Influential throughout the state, Ellen never encountered a challenge she was unwilling to meet “head on.” From civic controversies to school board policy, she often lent her vision and insight to organizations in need of leadership. Whether participating or organizing, Ellen involved herself in countless community endeavors. Reared “when good manners and entertaining were hallmarks of the southern lady,” she held elegant events or called politicians to “back porch meetings” for refreshments, conversation, and mobilization. While she might be described as having characteristics seldom appreciated in women of the time, those who knew her had a profound respect for her abilities and vision. She used her insight, keen common sense, drive, influence, time, and money to “fight for her visions and goals.” She considered many of life’s callings to be “challenges.” And, Ellen “took them on” without hesitation; bridges were built, TVA lines were relocated and scholarships were endowed. During her lifetime her opinions and ideas were sought and highly valued.
While Ellen worked tirelessly for the church, community, and education she also helped countless individuals. Regardless of her demanding schedule, she would stop any activity to help someone in need. Whether solving a problem for a neighbor or accommodating bus schedules for rural students, Ellen was always ready to help those in need to prosper and grow. Troubled teens were counseled and guided into professions, farm help were cared for and friends and strangers alike were accommodated. Well-educated and confident, she was comfortable in any setting and around those in high positions or low. She believed in her community and supported it with relentless effort.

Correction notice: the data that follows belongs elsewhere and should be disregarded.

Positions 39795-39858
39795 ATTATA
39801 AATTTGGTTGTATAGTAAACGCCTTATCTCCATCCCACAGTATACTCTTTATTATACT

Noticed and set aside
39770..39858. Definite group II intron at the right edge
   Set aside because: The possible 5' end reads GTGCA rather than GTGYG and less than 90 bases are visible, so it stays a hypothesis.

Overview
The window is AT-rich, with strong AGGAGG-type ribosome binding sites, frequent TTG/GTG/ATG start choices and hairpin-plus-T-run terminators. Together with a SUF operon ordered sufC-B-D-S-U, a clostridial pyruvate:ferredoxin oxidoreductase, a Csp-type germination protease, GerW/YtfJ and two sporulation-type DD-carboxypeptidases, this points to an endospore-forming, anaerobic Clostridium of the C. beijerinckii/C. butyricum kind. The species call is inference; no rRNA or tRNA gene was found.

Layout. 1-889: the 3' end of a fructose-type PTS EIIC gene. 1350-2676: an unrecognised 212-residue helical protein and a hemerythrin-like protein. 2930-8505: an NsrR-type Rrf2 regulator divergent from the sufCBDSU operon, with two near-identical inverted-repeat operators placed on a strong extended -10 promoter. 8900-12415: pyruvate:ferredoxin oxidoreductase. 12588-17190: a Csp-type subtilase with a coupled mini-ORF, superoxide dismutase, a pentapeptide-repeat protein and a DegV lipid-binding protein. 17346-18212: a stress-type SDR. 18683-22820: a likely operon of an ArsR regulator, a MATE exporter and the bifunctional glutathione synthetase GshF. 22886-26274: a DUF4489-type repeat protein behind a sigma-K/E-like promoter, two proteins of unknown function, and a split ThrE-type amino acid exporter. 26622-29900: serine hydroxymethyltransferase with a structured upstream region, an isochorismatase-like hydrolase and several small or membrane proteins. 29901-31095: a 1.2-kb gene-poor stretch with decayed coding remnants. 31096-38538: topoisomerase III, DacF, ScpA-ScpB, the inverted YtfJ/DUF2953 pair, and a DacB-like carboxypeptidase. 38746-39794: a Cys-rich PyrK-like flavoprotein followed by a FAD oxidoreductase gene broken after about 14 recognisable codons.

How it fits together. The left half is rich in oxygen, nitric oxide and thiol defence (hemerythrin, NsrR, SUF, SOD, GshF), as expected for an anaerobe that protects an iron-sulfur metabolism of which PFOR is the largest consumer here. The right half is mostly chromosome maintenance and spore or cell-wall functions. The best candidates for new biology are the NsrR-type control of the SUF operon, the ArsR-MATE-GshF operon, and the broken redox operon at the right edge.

Devoted to all aspects of education, Ellen spent many years teaching -- in the classroom, in a supervisory position, or as a volunteer. She received a B. S. at George Peabody College (Nashville, 1924) and a M. A. in Early Elementary Education and Child Psychology from Columbia University (New York, 1927). After graduation she taught nursery through college level and became the Principal of Arlington High School (1928-29). A professor of Early Elementary Education at West Tennessee State Normal College (1929-1938), she was the first State Supervisor of Elementary Education for West Tennessee (1938-1940). In 1954 she was the Principal of Lausanne Collegiate School. Ellen was a member of the Shelby County Board of Education (1961-65) and was a Director of the Tennessee School Boards Association (1962-1965). The recipient of two honorary doctorates (Humanities and Civil Law), Ellen was self-taught in the law due to her political interests and often advised others (from the lay person to highly placed politicians) in this capacity. Role models to whom Ellen referred in her books were educators, attorneys, community activists, and family. Ellen built and supplied the Davies Memorial Library for Children in 1937 (later renamed Davieshire Library). The library is now the home for the Tennessee Genealogical Society and has over 10,000 books. She provided scholarships to Bethel College, Rhodes, University of Memphis, University of the South at Sewanee and Vanderbilt.
By the end of her 90 years Ellen was known and respected by young and old, powerful and powerless, wealthy and poor. Because of her vision, influence and tireless efforts Ellen established DAR and SAR chapters, wrote over a dozen historical books and articles, founded a historical library, built a church, endowed a historical home and sponsored numerous scholarships. Many of her gifts to groups and individuals were small and received little notice; these legacies continue to influence families for the next generations. “Miss Ellen” was known as the “Grande Dame” of Shelby County who inspired others to get involved, take action and leave a legacy.
Ellen Davies-Rodgers died March 17, 1994 in Memphis, Tennessee. She and her husband, Hillman, are buried in Pleasant Hill Cemetery in Brunswick, Tennessee, a historical cemetery of Shelby County pioneers.
Lt. Col. William J. Armstrong
Last updated April 10, 2006